Using the Windows key and an arrow, being able to easily "snap" it to one side or the other, and then having another app snapped to the other side, is a very handy and often used feature.
This is great when I am doing web development (browser/code) or research (browser/note taking app) where I can see both at the same time. Even more helpful with the larger monitor (27").
Part of the benefit is being able to resize both apps at the same time. By grabbing the line between the two apps and moving it to one side or the other, it resizes both apps accordingly (one shrinking and one growing).
OneDrive files on demand
I don't have to have the files taking up space on my local hard drive if I don't need it. However I still see and can interact with the files through the file manager as if it were.
When I want to open the file, I double-click on it like any other file. OneDrive then downloads it and opens it. Yes it takes a few moments or longer, depending on the size of the file, waiting for it to download first but comparing the handful of files downloaded to the gigabytes of disk space saved is worth it.
So if I go between multiple machines, I don't have to wait for everything to be synchronized before opening any file, or if I had a portable machine like Surface Go, I don't have to fill up the disk space with files I'm not going to open on the smaller machine.
I think this is a killer feature of OneDrive.
WSL (Windows Subsystem of Linux)
Edit: I forgot about WSL!
WSL is Windows Subsystem [of] Linux which is really cool way of running Linux in Windows. It's command-line only, which suits me fine, and it scratches my Linux itch.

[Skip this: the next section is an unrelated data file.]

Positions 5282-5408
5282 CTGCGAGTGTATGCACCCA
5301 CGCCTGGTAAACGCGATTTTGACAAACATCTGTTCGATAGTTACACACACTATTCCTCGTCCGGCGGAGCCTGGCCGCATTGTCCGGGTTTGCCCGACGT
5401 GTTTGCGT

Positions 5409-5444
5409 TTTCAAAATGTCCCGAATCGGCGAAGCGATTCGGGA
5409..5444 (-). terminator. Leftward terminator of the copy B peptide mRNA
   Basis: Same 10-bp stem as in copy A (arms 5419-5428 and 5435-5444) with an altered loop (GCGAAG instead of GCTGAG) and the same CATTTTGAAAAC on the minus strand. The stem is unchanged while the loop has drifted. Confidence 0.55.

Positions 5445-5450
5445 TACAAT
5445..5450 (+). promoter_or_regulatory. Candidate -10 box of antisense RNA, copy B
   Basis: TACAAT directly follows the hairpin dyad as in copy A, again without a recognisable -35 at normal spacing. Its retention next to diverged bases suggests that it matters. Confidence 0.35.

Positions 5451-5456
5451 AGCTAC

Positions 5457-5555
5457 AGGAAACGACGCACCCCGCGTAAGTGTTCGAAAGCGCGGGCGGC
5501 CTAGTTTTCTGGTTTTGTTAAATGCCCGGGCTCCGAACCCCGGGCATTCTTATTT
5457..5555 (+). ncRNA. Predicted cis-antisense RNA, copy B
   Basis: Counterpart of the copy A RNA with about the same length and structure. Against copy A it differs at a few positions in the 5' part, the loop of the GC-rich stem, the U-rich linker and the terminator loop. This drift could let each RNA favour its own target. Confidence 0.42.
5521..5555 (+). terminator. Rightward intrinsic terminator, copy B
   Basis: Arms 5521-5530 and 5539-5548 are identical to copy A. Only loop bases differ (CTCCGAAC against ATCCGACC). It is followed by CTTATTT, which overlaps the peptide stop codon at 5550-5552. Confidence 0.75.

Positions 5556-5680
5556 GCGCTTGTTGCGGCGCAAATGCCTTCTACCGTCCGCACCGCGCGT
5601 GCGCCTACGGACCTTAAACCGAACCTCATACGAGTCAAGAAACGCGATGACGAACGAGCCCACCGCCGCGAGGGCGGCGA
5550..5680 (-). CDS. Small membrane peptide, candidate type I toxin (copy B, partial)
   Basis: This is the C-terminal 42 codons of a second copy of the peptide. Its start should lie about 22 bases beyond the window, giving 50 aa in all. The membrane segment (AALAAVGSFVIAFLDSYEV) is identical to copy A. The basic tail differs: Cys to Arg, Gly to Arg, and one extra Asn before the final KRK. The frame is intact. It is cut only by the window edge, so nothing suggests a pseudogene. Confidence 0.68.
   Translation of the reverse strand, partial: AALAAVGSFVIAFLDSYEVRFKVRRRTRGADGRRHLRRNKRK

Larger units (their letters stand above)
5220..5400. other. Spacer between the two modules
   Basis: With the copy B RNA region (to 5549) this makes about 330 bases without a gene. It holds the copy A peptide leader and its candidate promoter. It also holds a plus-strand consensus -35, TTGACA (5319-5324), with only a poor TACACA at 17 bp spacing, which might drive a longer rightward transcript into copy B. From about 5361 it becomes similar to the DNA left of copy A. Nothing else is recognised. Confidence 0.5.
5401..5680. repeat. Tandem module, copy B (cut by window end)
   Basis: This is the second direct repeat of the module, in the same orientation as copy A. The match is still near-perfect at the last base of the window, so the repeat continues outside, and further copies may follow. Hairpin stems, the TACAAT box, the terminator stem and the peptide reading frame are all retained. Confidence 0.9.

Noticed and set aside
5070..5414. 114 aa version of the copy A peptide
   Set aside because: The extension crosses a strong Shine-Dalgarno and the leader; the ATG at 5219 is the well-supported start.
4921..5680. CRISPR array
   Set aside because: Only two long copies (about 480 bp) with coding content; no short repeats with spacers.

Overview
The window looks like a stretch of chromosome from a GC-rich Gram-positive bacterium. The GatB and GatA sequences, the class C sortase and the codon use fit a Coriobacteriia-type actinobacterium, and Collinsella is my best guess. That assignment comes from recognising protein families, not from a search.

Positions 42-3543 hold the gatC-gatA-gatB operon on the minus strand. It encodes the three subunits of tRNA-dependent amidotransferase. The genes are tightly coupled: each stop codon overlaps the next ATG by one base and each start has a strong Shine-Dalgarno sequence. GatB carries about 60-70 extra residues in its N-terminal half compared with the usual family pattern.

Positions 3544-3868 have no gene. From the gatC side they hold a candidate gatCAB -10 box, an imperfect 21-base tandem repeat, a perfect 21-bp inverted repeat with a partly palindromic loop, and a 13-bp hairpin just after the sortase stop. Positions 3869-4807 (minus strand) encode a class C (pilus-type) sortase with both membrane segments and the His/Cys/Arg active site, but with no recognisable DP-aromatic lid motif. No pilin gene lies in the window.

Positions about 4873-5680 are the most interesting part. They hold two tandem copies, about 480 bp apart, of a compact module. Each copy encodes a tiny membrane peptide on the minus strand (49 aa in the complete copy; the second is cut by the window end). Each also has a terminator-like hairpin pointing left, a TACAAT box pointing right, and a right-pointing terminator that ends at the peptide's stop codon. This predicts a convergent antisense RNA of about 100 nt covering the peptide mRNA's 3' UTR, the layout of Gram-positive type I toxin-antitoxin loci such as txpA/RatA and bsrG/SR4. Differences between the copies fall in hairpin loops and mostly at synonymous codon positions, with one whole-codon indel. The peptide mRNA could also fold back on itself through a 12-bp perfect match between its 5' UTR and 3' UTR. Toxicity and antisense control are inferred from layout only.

I use it for running a webserver and do web development which is simple to set up and run. Since any deployment will be on a LAMP (Linux Apache MariaDb/MySQL and PHP) it works out perfectly.
The feature I really love that makes it easy to develop with WSL is that I can mount the /var/www/ directory to a folder in Windows. This way I can manipulate the files in Windows Explorer and use development tools easily.
I am also glad there is a WSL extension for Visual Studio Code that makes it easy to connect to WSL for development. This will come in handy when I start making my own Modules and Themes.
This suits me fine because I use WSL for running Linux servers for developing and exploring web development. It's great because if I publish the website or code it will be on a Linux server anyway.
It is easy to set up, get into a work with WSL and in addition to letting me get my Linux fix, I map a drive to somewhere on my Windows computer so I can get the files
It's no doubt that most peripherals will work with Windows. Unless you use another system where you have to question "will it work", this is easily taken for granted.
Not only do most peripherals work, plugging them into a USB hub or the CPU the new device is usually auto-detected and the system goes out and gets drivers for it automatically. I assume they are generic drivers, but enough to tell the device is recognized.
So Windows 10 has some features that I like, and use regularly. Some of these features are available in Linux, and this doesn't mean that there are not parts that I do NOT like. But if I were making a 'perfect' computer I would want these features to be included.
What are some of your favorite features of Windows 10. Only positives (things you like), negatives will come later.